2011-02-01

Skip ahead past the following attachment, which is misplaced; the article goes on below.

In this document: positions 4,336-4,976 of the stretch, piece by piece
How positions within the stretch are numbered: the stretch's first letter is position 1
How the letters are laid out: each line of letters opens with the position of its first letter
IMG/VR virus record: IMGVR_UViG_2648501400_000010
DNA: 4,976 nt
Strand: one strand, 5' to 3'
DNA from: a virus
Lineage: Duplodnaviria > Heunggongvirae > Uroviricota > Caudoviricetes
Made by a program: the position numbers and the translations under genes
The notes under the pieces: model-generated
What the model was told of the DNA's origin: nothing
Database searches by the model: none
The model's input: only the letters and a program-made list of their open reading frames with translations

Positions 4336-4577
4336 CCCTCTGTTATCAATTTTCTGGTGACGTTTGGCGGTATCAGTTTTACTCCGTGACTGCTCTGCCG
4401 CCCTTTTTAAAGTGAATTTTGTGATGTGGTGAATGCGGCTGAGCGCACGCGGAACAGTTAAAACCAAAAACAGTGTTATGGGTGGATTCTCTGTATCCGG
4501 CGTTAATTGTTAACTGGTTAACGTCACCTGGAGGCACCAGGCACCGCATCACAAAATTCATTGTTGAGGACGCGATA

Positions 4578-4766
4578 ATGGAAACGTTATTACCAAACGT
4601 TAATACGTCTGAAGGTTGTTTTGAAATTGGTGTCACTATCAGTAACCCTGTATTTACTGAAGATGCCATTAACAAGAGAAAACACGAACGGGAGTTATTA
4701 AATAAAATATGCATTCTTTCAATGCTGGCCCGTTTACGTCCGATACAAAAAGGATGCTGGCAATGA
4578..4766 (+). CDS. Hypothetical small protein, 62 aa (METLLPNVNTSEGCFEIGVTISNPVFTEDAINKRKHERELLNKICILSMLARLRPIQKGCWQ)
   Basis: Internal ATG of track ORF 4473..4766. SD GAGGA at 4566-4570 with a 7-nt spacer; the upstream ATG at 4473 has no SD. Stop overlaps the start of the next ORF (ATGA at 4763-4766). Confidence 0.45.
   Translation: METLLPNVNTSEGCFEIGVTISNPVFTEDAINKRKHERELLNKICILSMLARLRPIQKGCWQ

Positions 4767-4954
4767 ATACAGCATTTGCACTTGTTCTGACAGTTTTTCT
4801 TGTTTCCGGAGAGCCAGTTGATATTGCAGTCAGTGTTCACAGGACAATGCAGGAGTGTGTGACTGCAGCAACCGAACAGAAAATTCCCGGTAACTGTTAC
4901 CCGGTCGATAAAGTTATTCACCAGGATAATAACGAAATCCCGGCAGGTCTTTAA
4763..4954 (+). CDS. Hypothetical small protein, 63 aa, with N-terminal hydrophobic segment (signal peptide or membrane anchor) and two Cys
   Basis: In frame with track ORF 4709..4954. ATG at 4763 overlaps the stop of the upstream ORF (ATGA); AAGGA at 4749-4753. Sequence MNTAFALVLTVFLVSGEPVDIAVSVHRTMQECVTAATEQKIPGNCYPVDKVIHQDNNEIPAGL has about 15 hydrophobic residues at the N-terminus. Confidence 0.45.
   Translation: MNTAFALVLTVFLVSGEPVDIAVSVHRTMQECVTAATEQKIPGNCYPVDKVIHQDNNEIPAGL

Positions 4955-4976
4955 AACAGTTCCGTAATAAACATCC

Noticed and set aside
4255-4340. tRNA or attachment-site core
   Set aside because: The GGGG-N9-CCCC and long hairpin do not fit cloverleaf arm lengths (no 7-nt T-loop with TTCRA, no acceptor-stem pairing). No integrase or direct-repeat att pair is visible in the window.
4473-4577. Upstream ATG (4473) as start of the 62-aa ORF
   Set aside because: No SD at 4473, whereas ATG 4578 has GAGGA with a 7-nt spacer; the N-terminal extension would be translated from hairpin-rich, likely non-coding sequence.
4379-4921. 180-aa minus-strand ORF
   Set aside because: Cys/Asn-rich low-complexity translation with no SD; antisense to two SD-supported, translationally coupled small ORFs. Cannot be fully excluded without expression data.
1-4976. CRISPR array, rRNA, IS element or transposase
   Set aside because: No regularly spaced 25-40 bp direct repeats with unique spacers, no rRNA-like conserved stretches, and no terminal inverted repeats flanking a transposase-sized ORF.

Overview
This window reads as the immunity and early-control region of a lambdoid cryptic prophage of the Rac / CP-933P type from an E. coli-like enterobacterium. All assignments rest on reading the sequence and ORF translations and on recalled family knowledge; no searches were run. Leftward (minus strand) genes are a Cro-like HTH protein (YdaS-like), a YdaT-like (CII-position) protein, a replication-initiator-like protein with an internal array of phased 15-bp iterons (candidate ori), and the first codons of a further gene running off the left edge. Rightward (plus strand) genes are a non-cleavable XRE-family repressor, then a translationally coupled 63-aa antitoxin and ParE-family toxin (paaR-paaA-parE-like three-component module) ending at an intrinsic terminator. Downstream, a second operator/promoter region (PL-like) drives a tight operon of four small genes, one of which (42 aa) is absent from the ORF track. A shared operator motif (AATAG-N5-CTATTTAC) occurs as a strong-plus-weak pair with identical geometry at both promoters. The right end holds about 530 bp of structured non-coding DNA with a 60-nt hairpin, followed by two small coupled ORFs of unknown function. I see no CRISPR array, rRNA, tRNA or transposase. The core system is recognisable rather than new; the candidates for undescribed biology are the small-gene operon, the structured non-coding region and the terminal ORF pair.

Two extant evolutionary models, biological sensitivity to context theory (BSCT) and differential susceptibility theory (DST), converge on the hypothesis that some individuals are more susceptible than others to both negative (risk-promoting) and positive (development-enhancing) environmental conditions. These models contrast with the currently dominant perspective on personal vulnerability and environmental risk: diathesis stress/dual risk. We review challenges to this perspective based on emerging theory and data from the evolutionary, developmental, and health sciences. These challenges signify the need for a paradigm shift in conceptualizing Person x Environment interactions in development. In this context we advance an evolutionary--neurodevelopmental theory, based on DST and BSCT, of the role of neurobiological susceptibility to the environment in regulating environmental effects on adaptation, development, and health. We then outline current thinking about neurogenomic and endophenotypic mechanisms that may underpin neurobiological susceptibility, summarize extant empirical research on differential susceptibility, and evaluate the evolutionary bases and implications of BSCT and DST. Finally, we discuss applied issues including methodological and statistical considerations in conducting differential susceptibility research; issues of ecological, cultural, and racial--ethnic variation in neurobiological susceptibility; and implications of differential susceptibility for designing social programs. We conclude that the differential susceptibility paradigm has far-reaching implications for understanding whether and how much child and adult development responds, for better and for worse, to the gamut of species-typical environmental conditions. PMID:21262036